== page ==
Just as it did 500 years ago, the pope's Swiss Guard marched, with quite some fanfare, into Rome today.
It was commemorating the 500th anniversary of the establishment of the Swiss Guard, the world's smallest army, by retracing the footsteps of the first 150 Swiss Guards who came to Rome in 1506 at the request of Pope Julius II.
About 80 former Swiss Guards, ranging in age from 30 to 76, were met in Rome by city officials, military bands and active Swiss Guards in full uniform. They all marched from downtown Rome to the Vatican, where they received warm greetings and a blessing from Pope Benedict XVI.
Today's festive march was just one of a series of celebrations that will culminate with a papal mass and the formal swearing in of new recruits in St. Peter's Square on May 6.
How did the Swiss come to protect the pope? During the Middle Ages and Renaissance, Switzerland earned a reputation for having Europe's most reliable mercenaries -- valorous soldiers who were virtually unbeatable and never switched sides.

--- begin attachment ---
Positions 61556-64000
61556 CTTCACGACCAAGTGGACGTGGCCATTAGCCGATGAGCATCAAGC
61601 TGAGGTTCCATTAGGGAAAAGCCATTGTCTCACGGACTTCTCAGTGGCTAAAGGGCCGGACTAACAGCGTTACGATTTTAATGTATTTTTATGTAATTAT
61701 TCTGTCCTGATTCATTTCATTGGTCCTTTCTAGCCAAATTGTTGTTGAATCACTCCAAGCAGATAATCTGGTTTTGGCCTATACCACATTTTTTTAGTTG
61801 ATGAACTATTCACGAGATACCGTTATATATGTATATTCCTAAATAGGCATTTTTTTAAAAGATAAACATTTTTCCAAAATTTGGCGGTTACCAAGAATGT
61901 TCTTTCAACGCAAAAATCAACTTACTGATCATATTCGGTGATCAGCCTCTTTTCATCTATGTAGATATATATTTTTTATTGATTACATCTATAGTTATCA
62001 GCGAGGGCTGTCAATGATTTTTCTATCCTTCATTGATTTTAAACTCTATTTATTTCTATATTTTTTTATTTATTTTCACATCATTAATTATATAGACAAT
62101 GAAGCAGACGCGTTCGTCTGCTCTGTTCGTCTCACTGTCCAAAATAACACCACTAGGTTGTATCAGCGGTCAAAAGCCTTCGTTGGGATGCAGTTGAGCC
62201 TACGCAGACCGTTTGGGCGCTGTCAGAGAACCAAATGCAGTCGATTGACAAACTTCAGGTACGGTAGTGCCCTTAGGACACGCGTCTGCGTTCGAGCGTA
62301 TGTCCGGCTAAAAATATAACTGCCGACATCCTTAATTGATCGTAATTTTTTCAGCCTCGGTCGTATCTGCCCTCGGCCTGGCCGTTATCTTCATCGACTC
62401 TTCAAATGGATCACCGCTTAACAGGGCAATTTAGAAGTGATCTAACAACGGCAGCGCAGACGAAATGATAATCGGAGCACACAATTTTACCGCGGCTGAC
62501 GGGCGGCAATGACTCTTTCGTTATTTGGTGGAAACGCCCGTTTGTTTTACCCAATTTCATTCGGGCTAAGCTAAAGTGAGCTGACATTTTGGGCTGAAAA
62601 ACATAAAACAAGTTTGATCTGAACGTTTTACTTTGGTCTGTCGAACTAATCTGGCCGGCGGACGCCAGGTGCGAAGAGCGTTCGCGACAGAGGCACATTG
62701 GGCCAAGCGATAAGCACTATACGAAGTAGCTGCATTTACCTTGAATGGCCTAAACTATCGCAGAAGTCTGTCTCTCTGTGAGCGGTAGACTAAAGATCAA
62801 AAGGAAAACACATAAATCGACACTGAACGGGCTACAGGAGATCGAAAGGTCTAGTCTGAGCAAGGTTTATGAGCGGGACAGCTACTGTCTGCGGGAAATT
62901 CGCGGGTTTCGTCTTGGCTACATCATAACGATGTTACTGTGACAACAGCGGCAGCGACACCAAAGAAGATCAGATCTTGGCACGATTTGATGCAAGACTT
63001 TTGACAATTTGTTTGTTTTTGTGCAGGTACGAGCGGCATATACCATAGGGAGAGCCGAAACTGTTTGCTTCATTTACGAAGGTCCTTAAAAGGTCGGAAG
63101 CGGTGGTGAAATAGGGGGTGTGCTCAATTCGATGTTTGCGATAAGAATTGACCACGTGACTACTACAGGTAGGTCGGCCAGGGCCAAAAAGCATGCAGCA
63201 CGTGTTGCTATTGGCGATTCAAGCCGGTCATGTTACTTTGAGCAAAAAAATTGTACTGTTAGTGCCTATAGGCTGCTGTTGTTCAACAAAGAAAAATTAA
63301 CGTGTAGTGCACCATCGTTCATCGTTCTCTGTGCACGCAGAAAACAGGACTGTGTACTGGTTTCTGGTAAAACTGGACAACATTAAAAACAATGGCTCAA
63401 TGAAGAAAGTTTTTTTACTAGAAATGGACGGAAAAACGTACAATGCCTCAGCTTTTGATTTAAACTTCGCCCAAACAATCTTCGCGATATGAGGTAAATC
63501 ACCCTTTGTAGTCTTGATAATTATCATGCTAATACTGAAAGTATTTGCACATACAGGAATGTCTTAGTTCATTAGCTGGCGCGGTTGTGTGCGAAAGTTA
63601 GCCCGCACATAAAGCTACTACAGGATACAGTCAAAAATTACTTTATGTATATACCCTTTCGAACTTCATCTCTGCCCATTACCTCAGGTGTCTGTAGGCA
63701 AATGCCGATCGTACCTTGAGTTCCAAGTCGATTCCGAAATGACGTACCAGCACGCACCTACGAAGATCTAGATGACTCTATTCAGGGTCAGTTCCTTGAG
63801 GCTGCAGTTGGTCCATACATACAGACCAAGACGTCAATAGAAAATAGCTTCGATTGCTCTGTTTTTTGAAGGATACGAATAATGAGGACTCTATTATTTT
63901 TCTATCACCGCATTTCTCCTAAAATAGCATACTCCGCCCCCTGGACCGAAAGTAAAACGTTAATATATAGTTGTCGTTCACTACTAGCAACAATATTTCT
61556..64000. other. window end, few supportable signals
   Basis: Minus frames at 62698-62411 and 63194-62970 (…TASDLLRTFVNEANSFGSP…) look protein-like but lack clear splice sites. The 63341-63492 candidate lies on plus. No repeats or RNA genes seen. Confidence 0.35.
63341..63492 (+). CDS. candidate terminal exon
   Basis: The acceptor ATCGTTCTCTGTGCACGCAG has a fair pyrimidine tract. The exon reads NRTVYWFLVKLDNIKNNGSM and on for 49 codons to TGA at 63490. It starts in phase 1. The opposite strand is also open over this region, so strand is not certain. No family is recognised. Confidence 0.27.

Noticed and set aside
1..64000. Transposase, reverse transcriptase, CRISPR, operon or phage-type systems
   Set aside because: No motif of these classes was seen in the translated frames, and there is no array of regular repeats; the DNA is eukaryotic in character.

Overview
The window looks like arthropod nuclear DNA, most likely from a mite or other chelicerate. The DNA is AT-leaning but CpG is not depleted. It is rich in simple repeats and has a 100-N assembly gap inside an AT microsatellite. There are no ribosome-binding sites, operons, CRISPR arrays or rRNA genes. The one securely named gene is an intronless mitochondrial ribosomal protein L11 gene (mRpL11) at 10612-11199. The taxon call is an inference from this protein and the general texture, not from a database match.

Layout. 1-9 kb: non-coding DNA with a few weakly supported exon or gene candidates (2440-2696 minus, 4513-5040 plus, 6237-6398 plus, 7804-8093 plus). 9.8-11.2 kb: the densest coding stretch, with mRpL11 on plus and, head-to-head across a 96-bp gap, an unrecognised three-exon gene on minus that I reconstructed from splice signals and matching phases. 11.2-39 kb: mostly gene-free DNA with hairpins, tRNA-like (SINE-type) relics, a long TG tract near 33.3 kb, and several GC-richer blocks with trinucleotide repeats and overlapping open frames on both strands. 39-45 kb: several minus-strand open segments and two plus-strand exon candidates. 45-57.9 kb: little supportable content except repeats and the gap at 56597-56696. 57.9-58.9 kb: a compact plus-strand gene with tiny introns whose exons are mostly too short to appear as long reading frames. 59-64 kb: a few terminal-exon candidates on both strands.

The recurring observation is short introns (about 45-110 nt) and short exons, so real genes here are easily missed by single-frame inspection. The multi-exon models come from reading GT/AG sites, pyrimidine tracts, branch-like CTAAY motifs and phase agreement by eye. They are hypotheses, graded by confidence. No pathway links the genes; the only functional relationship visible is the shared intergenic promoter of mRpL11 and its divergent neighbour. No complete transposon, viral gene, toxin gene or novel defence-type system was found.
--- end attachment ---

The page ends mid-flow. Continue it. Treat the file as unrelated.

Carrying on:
Various European royals used small corps of Swiss mercenary soldiers to protect themselves and their palaces. Pope Julius II had admired the Swiss soldiers, who defended the king of France, and he requested a contingent of 200 to serve as his personal bodyguards and to defend his palaces.
Only 150 were available at the time, and they arrived in Rome on Jan. 21, 1506, after marching for three months.
And they were soon put to the test. During the Sack of Rome on May 6, 1527, 147 Swiss Guards were killed defending Pope Clement VII, who managed to escape to the fortress of Castel Sant' Angelo escorted by the remaining 22 guards.
It is in remembrance of this occasion that new recruits are sworn in every year on May 6.
Today there are 110 Swiss Guards at the Vatican, recruited from a group of Swiss towns and villages that for centuries have provided soldiers for the popes.
But don't let the history and the beautiful Renaissance uniforms fool you. The Swiss Guard today is a modern force, with important duties within the Vatican -- from forming elaborate ceremonial pickets on special occasions and for distinguished visitors to fulfilling simple desk guard duty at entrances to Vatican City to protecting the pope on foreign travels.
And not just anyone can join: You must be Swiss, Catholic, male, tall (at least 5 feet, 9 inches), have an "irreproachable" reputation and have served at least two years in the Swiss army.
It is not an occupation for a lifetime, either. Most guards serve from two to three years before returning home to Switzerland.